As you know I’ve been away and I promised I’d share a bit of my experience whilst in Galicia. As you were kind enough to show a lot of interest in my first post… well, you’ve asked for it.
If you remember, I included a picture of my uncle Eloy extracting honey from the panels of the beehive.
My mother and I spent an afternoon helping him with the task and he was kind enough to talk about the process, reflect on the changes it had seen (he still uses a manual contraption to spin the panels and get the honey removed, but people with more beehives and a more professional organisation use electric ones and the process is more automated). He explained that compared to the time of his parents (my grandparents) the level of production had increased dramatically. Not all are positives, though, and he noted that some people, to increase the production, fed the bees rather than rely solely on them to go searching for flowers and pollen and the quality was not as good.
He also explained that keeping bees is not a huge time investment (you have to look after the beehives and extract the honey towards the end of the summer and provide them with medication due to pests afterwards, but not much to do in the winter). He also observed that some people can make a fair living out of it, but of course they have to keep many bees. In his case, he only does it for friends and family and if he has some spare might sell it, but has not considered a big increase in production (as he manages single-handedly).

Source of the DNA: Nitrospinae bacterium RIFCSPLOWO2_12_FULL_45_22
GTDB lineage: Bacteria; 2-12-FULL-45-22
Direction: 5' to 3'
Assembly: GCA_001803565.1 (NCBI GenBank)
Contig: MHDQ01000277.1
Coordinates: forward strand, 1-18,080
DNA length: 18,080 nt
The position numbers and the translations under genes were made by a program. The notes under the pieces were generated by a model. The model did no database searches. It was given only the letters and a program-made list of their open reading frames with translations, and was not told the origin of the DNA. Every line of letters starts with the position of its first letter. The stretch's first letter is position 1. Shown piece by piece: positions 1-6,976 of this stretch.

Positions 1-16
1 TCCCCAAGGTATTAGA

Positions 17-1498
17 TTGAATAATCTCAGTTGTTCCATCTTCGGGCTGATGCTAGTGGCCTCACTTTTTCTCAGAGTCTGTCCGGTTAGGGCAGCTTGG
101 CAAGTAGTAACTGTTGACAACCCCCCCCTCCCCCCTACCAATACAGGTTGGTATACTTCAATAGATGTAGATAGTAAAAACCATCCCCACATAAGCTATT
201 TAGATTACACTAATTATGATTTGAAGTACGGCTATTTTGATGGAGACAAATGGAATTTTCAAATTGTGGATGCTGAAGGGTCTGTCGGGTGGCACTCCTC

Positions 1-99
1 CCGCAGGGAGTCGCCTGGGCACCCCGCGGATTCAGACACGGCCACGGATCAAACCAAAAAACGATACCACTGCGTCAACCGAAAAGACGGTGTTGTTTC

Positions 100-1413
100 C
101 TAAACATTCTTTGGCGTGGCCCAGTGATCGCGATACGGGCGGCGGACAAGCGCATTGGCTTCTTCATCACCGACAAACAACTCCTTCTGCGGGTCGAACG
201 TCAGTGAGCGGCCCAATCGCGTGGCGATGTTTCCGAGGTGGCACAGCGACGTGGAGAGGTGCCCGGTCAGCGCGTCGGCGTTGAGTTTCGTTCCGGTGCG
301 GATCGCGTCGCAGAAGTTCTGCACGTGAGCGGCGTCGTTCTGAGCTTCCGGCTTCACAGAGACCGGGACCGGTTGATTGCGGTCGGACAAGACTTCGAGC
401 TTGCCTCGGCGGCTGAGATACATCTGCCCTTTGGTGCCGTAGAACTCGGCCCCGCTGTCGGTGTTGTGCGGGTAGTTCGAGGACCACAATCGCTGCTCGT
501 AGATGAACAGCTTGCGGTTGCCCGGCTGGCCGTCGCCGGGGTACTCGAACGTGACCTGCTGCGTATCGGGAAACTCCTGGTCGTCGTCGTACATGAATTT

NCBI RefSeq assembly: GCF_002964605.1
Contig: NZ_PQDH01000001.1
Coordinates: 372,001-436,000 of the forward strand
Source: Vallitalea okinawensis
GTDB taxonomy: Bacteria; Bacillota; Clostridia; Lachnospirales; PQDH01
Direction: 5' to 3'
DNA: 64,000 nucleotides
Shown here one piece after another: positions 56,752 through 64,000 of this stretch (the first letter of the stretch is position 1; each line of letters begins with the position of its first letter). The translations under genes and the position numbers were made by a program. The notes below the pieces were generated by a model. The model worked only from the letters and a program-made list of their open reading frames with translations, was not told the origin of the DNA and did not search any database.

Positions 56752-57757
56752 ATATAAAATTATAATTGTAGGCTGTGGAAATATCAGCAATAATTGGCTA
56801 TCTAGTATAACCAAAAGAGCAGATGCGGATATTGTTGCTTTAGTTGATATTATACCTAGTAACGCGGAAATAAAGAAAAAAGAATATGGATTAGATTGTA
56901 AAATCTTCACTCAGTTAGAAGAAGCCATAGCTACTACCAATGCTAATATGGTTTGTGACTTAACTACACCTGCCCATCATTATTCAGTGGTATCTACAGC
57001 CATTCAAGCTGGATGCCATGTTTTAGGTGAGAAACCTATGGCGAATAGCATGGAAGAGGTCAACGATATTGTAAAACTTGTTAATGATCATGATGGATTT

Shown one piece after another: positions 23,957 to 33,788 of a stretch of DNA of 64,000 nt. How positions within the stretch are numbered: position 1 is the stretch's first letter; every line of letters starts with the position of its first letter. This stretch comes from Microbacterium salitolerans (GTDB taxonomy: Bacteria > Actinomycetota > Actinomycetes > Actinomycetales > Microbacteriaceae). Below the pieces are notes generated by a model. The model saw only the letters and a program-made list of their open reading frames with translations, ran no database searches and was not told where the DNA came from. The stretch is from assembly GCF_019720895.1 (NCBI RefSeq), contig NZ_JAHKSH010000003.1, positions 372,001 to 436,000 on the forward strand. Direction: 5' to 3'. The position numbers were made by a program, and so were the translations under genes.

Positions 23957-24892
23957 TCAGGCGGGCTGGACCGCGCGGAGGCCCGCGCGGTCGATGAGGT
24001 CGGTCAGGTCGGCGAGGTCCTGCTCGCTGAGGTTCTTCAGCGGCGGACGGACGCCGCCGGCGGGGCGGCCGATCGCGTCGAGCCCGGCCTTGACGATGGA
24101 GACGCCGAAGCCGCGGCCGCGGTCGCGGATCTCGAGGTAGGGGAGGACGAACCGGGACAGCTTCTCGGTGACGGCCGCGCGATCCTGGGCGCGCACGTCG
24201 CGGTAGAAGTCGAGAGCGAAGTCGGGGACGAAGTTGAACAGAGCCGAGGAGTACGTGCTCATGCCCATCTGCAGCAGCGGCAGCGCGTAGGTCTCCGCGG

As there weren’t several suits we couldn’t help him with the actual extraction of the panels, but once those were transported home, we were there. The panels come sealed by the wax of the bees and that top layer must be cut off before the honey can be extracted. The honey keeps dripping from those cuttings. And the panels are placed in a centrifuge. And we make them spin!
Here is a video I created with some of the pictures I took (some are a bit abstract but I think they create an interesting effect. And there is a small video included too).
Here I leave you a few links to articles on bees I found interesting:
British Beekeepers Association
BBC Nature videos collection on bees
What is the value of bees? Discussion in The Guardian about the vote on banning certain pesticides (noenicotinoids) in 2013.
Campaign, Save the Bee:
The above article and the campaign put me in mind of a book I’ve just finished reading, and I thought I’d share the review. The book hasn’t been published yet (it’s due early in October) and I’ve read is undergoing some changes, so you might want to investigate further before deciding, but I could not resist… (I’ve been recently contacted by somebody from the publishing house who confirmed they were making some changes to the book and offered to send me a copy of the finished book, so I might come back with a reply in a while…)
Nirvana by J.R. Stewart. Virtual reality, bees, grief and politics
Thanks to the publishers (Blue Moon Publishers) and to Net Galley for the gift of an advance copy of this book. I have read that it is undergoing major revisions, so it might be that some of the issues mentioned are no longer there if you get the final edition.
Nirvana, despite the name, is a dystopian Young Adult novel. It is set in a future where bees have disappeared and nature as we know it has gone; there are a few places left where people live (the novel takes place in Canada, around Toronto, although there are hints throughout the book that the situation might be slightly different in other places), and the Hexagon (yes, I know) controls “security” (read intrudes in everybody’s privacy, destroys all books and keeps a tight hold on everybody’s activities, words and imagination). Larissa, a young woman whose husband (a very talented scientist) disappeared during a mysterious mission six months ago is not ready to accept his death and refuses to let go.